It’s perfectly normal to be nervous about a college exam– especially when it comes to finals. If you’re a new undergraduate student (or even a seasoned upperclassman) looking for some quick tips on prepping for those end-of-semester tests, below are just a few pointers to make your finals experience a successful one.

Eat a good breakfast.

“Good” can mean lots of things, but in this case, making sure you’re energized and satisfied is the goal. Opt for higher-protein choices, like oats, eggs, or peanut butter, as well as healthy carbs such as those found in whole grains. These foods will not only help you feel your sharpest but keep you satiated until lunch so you can stay laser-focused. In fact, do what you can to make sure you have a “good” morning overall– wake up early and start the day slowly so that you don’t have to be anxious about being punctual on top of acing that test.

Avoid cramming.

Of course, this is easier said than done, but there are a few strategies you can use to prevent a cram session from sneaking up on you. Set reminders on your phone in the days leading up to your exam to study, especially reminders at the same time(s) each day so that you’re able to develop a routine. Though it’s true that “we’ve all been there”, the fact is that sleep is critical for performing well on exams, and caffeine can only go so far.

Look into your school’s accessibility options.

Many universities offer accommodations through programs such as disability services. If you struggle with focusing on tests due to ADHD or other obstacles, applying for accommodations can provide relief from the noise, overstimulation, stressful time constraints, and other factors. These accommodations often include services like designated testing centers and extended time to complete exams.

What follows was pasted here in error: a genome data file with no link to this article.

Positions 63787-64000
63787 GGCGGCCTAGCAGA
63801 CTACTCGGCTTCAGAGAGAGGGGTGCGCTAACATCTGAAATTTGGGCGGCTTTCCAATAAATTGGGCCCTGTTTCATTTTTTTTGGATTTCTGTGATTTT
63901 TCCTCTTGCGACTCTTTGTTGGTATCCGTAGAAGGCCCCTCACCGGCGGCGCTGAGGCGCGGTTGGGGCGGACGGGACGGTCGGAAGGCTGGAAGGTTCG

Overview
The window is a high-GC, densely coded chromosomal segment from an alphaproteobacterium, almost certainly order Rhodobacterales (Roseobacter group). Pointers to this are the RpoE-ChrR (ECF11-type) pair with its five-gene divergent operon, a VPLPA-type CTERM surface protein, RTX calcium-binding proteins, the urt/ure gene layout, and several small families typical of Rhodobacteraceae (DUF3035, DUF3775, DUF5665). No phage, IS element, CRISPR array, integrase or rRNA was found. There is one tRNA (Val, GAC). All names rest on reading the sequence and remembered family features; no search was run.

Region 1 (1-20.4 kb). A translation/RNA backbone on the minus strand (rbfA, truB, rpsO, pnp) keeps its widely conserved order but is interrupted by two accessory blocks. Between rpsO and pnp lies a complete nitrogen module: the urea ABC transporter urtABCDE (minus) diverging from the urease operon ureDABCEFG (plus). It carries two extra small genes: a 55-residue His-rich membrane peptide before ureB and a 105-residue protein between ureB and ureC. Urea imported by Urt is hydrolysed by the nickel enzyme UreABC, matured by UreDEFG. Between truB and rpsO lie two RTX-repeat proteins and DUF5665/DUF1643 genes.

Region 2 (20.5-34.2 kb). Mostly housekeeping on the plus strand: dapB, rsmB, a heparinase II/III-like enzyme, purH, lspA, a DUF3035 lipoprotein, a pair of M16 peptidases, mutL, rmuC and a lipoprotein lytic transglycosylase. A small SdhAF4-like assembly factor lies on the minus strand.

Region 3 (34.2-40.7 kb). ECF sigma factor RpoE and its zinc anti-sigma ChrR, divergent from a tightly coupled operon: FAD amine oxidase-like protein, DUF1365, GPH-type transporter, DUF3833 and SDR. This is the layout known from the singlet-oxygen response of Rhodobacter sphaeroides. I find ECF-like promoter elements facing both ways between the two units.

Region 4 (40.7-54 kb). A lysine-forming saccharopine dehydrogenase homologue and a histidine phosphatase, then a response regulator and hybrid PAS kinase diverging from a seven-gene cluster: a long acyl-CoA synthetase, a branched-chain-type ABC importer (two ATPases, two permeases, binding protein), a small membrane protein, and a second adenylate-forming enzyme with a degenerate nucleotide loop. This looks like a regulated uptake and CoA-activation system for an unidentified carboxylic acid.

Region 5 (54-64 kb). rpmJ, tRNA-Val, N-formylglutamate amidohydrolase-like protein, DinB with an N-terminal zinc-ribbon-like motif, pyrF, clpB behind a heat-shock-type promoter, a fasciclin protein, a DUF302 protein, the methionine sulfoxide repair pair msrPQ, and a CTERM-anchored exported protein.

Meet with peers to collaborate on studying.

Surrounding yourself with like-minded and supportive individuals can help increase productivity. That’s not all, though: meeting up with a group of fellow students in any particular class provides the opportunity to share different ideas and strategies, as well as compare notes and other materials.

Do more than just read your notes.

Sure, reading over your notes throughout the semester will help you jog your memory. It’s not, however, the best way to reinforce information. Taking a more proactive approach to reviewing notes will help ideas stick; if you usually type your notes on your computer during class, try going back later and creating more streamlined notes on paper, or challenging yourself to create thoughtful summarizations of the content. There are lots of ways you can create your own study guide; for instance, you can try going through your old notes or textbooks (that you own!) and highlighting important words and phrases. You can also try creating a comprehensive list of keywords and phrases, complete with definitions, or making flashcards either physically or virtually.

Attend your professors’ office hours.

Many professors hold open office hours or office hours by appointment. Information on when and where to find them is often included in class syllabi (another reason to hold onto that early-semester printout or bookmark that PDF!) Even if you feel confident about where you’re at with the class content, it’s never a bad idea to speak with your professors and ask any questions you may have. If you find that you’re struggling in a class, that’s all the more reason to attend office hours; your professors can help you understand concepts with new perspectives and one-on-one guidance.